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Columbus Discovers a Greener Odor Control Approach

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Abstract:

To reduce overflows of untreated wastewater into area waterways, the City of Columbus constructed a large capacity sewer (13-foot diameter) to provide up to 60 million gallons of storage (equivalent to the projected wet weather flow from a 1-year storm event) and connected it to a new headworks facility at the Southerly Wastewater Treatment Plant that was designed to pump and treat over 400-mgd. To address the anticipated high hydrogen sulfide and odor concentrations from the collection system, the new headworks required a proven and effective odor control technology that would reduce any nuisance odors from being perceived off-site. The goals established by the City regarding the odor control system were:

No odors at the plant fenceline


Design odor control for the health and safety of the facility operators


Apply a proven odor control technology


Provide redundancy to preclude odor control system down-time


The odor control challenges were characterizing the sewer and new headworks odor potentials and selecting the most cost-viable technology to comply with these goals.

Odor assessment investigations were conducted to characterize odor conditions in the collection system and at the pre-existing headworks area of the WWTP. As a result of the collection system being redesigned to handle and store wet weather flows, it was anticipated the potential for hydrogen sulfide generation and release, due to this greater detention time and deposition of solids, would be increased. Site measurements showed a range of hydrogen sulfideconcentrations from 1 to 160-ppmv. Field measurements and office calculations were used to establish the overall odor control system design average and peak concentrations of hydrogen sulfide as 3.5 and 33-ppmv, respectively. Other reduced sulfur compounds were present, but at considerably lower levels. The volume of air required, to provide effective capture and containment of the odors, was approximately 100,000 cfm.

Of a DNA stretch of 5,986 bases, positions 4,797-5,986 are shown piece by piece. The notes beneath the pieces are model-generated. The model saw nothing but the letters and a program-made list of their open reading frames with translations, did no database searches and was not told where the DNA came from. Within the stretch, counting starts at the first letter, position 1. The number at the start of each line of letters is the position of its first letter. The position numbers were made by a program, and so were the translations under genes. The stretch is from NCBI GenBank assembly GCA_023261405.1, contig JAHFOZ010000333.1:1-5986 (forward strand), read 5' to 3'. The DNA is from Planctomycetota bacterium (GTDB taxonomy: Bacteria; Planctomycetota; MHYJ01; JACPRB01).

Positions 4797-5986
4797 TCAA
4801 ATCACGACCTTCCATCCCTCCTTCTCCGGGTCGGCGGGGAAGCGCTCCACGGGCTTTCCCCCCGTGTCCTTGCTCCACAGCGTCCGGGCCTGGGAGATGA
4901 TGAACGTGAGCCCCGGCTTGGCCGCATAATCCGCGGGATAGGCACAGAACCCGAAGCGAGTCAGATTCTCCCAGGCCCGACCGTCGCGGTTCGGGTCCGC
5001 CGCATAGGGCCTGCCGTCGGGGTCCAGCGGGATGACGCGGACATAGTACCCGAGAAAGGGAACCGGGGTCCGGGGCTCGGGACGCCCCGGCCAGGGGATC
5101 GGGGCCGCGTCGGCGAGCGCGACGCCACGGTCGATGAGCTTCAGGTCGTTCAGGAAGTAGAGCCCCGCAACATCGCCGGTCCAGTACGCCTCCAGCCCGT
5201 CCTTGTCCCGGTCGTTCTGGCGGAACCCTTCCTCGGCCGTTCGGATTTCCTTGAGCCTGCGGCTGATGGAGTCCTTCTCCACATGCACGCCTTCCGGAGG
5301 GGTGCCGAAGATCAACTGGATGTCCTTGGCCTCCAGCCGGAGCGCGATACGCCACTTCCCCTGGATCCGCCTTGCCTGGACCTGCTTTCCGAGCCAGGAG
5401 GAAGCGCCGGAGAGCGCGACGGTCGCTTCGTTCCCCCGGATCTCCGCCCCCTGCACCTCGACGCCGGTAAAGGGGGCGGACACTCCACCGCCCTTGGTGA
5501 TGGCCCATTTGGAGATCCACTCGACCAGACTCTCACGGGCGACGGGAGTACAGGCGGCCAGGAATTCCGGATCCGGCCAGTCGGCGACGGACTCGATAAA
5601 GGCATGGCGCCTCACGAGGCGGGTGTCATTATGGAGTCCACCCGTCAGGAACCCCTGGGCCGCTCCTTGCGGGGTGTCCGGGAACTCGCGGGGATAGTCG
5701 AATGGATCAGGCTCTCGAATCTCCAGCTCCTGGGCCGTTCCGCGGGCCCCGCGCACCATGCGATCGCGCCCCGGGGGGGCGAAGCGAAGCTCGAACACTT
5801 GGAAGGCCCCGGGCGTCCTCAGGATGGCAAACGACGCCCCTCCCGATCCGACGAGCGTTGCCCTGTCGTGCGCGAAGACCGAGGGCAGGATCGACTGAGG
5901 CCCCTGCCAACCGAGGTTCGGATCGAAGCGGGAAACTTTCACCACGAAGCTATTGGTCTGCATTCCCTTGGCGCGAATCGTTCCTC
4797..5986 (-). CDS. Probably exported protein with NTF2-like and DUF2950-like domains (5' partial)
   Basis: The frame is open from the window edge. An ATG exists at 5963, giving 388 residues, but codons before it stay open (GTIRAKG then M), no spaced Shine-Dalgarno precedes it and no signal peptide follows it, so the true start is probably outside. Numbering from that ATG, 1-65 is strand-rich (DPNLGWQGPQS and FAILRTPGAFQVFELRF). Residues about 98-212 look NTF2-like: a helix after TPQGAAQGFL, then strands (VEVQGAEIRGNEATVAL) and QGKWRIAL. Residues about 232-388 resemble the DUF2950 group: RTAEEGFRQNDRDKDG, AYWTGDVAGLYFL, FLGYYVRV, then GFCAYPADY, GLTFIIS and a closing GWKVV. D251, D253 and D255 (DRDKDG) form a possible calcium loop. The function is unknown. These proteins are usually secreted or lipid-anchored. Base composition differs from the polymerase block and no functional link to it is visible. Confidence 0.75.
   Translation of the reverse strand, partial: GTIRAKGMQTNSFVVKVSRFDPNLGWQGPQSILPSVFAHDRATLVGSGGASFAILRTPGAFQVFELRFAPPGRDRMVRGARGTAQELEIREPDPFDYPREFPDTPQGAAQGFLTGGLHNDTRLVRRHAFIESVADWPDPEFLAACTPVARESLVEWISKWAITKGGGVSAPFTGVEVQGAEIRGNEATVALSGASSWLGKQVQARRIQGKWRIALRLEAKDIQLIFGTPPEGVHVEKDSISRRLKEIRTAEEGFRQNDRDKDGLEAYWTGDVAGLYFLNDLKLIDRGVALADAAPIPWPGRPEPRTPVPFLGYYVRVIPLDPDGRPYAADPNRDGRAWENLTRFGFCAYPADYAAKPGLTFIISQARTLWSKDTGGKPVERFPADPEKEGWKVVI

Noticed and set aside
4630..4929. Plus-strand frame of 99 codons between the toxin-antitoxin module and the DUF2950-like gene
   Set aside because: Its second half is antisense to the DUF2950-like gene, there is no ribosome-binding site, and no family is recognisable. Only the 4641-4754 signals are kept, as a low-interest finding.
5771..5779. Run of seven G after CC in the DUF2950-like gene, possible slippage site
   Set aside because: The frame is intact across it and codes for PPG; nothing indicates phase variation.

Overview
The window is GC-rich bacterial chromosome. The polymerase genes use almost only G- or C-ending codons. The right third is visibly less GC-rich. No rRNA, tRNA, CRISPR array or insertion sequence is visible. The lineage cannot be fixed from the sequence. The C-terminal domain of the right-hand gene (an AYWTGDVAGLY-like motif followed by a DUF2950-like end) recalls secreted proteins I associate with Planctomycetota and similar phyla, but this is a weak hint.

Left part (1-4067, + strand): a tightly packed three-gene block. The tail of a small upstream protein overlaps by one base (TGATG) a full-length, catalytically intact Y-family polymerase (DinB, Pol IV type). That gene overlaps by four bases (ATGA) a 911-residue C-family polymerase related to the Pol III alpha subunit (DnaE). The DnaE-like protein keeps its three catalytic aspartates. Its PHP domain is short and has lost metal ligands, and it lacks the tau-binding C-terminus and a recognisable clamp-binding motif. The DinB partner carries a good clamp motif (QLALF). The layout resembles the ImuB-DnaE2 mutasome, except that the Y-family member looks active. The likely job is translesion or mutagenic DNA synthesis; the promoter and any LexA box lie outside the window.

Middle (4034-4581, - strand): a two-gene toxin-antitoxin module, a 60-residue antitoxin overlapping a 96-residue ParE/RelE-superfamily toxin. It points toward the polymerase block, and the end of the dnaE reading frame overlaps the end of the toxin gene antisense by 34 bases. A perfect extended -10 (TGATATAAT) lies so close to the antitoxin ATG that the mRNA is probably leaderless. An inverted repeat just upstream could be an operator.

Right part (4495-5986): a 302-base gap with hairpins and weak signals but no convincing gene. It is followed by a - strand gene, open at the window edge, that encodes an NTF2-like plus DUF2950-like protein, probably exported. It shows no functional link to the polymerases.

Four odor control technologies were evaluated (wet scrubbing, carbon adsorption, biofiltration, and biotrickling filter) and biotrickling filters were selected based on:

lower operating costs


no chemicals used/stored/handled


no hazardous residuals


greener, sustainable operation


less maintenance labor


effective treatment of design odor loads


Once selected, the City of Columbus installed the largest stand-alone biotrickling filter system (provided by Bioway) for odor treatment in North America. The system was designed to treat 96,000 cfm of odorous air.

The biotrickling odor control system consists of ten towers fed by a central fan system. The fan system pulls the odorous air through a carefully designed combination of main and branch ducts and pushes it through the ten towers. The treated air is exhausted through a stack at the top of each of the towers. The multiple towers were designed to manage the varying hydrogen sulfide concentrations and other reduced sulfur compounds associated with raw influent wastewater.

Extensive process performance trials were conducted and the biotrickling filter system was found to have exceeded its design performance requirements. The system demonstrated 96% removal of odors, taking the average exhaust odor concentration to less than 300 odor units. The odor control system has proved to be robust and has coped well with the varying seasonal odor loads experienced in central Ohio over the past nearly two years of operation (the new headworks building with odor control system was placed into operation in March 2008).

This paper will present the odor control technologies that were evaluated, review the biotrickling filter system and present performance data.

Keywords: Headworks; bio-trickling filter; dilution-to-threshold; hydrogen sulfide; odor concentration

Document Type: Research Article

DOI: https://doi.org/10.2175/193864710802768046

Publication date: 2010-01-01

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